Dirty Boys heralds the return of the sax! A real oddity, and all the better for it to my ears. He even manages to sneak in a guitar riff reminiscent of China Girl at one point towards the end of the chorus.

The Stars (Are Out Tonight) is quite simply a great Bowie single – driven by a powerful, driving bass-line, and topped off with 70s handclaps aplenty. Sounding like the bastard child of Absolute Beginners (who has shagged Time Will Crawl senseless). What a pretty baby. One of the songs on the album that gets better the more you play it. So go on, play it again.

Love is Lost is one of the more minimal tracks on The Next Day. Sparse drums and cheap sounding synths throb in a track that almost has a demo feel to it. Imagine the empty spaces of Sign O The Times by Prince for an idea of how this song sounds. I love the way that the guitars are often dirty and twisted on the album, and this track is no exception. The backing vocals are also classic Bowie.

“Oh what have you done?”

Where Are We Now? is the track that announced the return of DB. The (previously) most unBowie-like looking back and nostalgia of Where Are We Now? fits really well in the context of this album, which often references Bowie’s musical past . Which is not a criticism by the way, they are his tools, why shouldn’t he use them?

The end of the song is one of the most powerful moments in Bowie’s vast catalogue, and it’s reassuring to hear our rock stars growing old, some gracefully, some disgracefully. Just like us.

“As long as there’s me
As long as there’s you”

Valentines Day is the one track that I was slightly disappointed with on these first, early plays. Musically it harks back just a little too much and is close to becoming a Bowie parody at times, with it’s “sha la la’s”. The excellent lead guitar work towards the end and it’s subject matter (a high school shooting) does give it a bit more weight on repeated plays, and it’s starting to grow on me.

I’d Rather Be High also suffers from being slightly too retro – sounding like a mash-up of The Beatles and The Stone Roses at times. But in context, two potential disappointments out of 14 songs is not bad going.

Boss of Me has a strong chorus and more Bowie sax. If You Can See Me is gloriously chaotic, with an odd time signature, frantic drums and sped up backing vocals.

Every Bowie album has to have a space song, right? And normally they are one of the album’s highlights, so why spoil a perfectly good tradition. Dancing out in Space is the space song from The Next Day, and this clever pop song is driven by a Lust for Life type rhyhmn section, bubbling synths and a nostalgic Bowie backing vocal. This song would make a good third single from the album.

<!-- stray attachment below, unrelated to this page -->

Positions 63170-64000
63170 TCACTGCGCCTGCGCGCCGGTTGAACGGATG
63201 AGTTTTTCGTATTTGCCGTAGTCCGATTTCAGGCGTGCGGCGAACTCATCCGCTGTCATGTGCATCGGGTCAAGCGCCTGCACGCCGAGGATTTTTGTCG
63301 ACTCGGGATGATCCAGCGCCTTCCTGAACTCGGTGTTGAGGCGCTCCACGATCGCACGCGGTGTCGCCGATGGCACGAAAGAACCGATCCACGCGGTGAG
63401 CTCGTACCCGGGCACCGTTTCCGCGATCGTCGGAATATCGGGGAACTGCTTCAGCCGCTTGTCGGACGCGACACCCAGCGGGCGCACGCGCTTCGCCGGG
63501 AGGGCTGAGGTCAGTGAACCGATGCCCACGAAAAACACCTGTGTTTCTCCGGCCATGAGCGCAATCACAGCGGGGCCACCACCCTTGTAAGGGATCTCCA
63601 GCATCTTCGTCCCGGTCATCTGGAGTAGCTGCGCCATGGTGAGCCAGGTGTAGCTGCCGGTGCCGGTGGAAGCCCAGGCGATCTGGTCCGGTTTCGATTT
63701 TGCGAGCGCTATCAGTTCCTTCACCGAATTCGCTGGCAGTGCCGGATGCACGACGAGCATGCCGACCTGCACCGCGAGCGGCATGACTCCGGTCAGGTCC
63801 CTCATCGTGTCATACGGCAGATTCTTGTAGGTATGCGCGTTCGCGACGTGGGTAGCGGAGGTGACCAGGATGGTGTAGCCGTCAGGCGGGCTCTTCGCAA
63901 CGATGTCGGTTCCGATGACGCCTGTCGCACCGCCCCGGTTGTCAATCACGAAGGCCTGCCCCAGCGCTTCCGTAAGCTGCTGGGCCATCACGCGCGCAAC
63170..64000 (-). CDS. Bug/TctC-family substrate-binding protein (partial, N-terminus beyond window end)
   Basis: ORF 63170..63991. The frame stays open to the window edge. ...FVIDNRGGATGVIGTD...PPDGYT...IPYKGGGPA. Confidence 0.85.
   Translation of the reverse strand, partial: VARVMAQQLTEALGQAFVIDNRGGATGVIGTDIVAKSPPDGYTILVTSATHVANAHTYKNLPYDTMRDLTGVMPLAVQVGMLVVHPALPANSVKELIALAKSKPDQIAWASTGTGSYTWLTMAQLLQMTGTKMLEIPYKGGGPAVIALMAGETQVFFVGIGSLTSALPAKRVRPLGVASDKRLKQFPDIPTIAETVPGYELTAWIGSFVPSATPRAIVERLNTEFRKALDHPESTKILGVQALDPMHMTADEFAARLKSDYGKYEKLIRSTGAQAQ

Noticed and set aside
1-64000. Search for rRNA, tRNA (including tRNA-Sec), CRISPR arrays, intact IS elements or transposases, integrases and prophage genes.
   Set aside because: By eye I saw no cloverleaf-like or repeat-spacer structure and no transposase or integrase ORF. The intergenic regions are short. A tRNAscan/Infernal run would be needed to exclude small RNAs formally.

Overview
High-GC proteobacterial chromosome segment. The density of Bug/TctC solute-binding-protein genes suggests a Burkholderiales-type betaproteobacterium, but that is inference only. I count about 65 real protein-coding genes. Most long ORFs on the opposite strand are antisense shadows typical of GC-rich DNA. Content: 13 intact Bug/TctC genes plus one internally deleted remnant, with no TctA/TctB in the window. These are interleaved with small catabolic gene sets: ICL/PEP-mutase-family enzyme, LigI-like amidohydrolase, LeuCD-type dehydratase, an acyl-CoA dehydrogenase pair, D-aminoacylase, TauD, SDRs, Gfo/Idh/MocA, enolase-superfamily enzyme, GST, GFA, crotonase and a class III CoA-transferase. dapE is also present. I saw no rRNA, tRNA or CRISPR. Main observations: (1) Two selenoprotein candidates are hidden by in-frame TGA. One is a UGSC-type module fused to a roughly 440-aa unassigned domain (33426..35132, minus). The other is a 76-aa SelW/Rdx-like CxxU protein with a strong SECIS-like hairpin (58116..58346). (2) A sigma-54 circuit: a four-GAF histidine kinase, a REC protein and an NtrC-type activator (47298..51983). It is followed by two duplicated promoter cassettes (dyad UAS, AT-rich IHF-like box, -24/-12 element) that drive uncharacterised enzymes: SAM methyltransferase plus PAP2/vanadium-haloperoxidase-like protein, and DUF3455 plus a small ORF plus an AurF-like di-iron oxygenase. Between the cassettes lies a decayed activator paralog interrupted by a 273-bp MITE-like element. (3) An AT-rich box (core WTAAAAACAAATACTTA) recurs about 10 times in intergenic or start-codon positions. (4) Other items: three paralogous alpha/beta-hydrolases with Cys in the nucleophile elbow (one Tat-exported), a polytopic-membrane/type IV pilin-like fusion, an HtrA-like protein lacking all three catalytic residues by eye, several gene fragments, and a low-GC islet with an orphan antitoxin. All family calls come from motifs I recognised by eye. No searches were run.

How Does the Grass Grow? is one of my early album favourites. It’s a kitchen sink of a song, with some West Side Story doo-wap thrown in, and sounding like it would easily fit into a remake of Lodger (one of my favourite Bowie albums). Tony Visconti is surely Bowie’s greatest producer – the drums and guitar mix are perfect on this track. The return of Earl Slick and the addition of David Torn on guitar are inspired moves too. Slick provides the link to Bowie’s past and Torn adds the spacey soundscapes.

Starting off with an almost heavy metal riff, (You Will) Set the World on Fire has a chorus that stays with you long after the song has ended. The most straight-forward rocker on the album, it makes a change from the songs either side of it, and is another possible contender for third single.

You Feel So Lonely You Could Die is the album’s second big-ballad. A welcome return of acoustic guitar high in the mix, the drums (especially in the song’s outro) are very Five Years. The mid-70’s Young American referencing arrangement works well on this song and Bowie gets the nostalgia quotient just right here.

If Bowie ever tours, you just know he would segue this with the aforementioned Ziggy Stardust classic. It’s written in the stars.

The Next Day ends on the album’s third big ballad. Mr Bowie, you are spoiling us. Heat has a hint of the Outside album running throughout, and also boasts the albums finest vocal performance.

Loosely strummed acoustic guitars build in intensity alongside a very synthetic, sci-fi backing.

“And I tell myself, I don’t know who I am”

It’s a great album closer.

I’m sure in this X-Factor era of pop music, when quality in the mainstream is often hard to seek out, the press will be all over this album, rating it as a glorious comeback.

To me, it is a very good comeback. But is it one of Bowies greatest albums? No, but I do think it’s the best Bowie album since Outside, and contains at least four songs (The Stars (Are Out Tonight), Where Are We Now?, How Does the Grass Grow? and Heat) that would not sound out of place on a Best of Bowie compilation.

And I’m happy with that. Welcome back David Bowie.

The Next Day – Amazon UK